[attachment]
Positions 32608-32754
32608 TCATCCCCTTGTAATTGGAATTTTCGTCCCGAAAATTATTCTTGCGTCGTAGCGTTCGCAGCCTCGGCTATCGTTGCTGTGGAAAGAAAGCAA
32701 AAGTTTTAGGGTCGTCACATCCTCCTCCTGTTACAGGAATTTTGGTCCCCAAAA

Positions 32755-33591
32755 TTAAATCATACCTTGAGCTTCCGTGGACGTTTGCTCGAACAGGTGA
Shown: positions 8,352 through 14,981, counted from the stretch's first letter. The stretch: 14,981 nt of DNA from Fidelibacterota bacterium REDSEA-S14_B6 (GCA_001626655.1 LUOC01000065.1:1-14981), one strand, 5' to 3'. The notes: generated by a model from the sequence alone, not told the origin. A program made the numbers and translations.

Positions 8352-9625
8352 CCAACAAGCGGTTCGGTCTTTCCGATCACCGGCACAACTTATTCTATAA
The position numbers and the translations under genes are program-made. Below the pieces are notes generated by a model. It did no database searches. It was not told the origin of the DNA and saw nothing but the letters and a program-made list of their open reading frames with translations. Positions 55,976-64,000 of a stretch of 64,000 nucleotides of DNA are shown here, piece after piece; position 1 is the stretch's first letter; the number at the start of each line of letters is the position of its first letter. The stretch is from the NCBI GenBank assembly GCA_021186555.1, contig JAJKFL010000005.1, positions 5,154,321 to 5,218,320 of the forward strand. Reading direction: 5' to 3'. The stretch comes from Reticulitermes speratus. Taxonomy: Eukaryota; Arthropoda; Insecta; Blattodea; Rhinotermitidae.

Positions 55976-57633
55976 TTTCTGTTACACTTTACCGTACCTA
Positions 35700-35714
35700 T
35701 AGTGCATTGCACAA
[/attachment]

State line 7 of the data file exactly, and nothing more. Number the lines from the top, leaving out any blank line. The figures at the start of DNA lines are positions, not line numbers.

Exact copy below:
Positions 8352-9625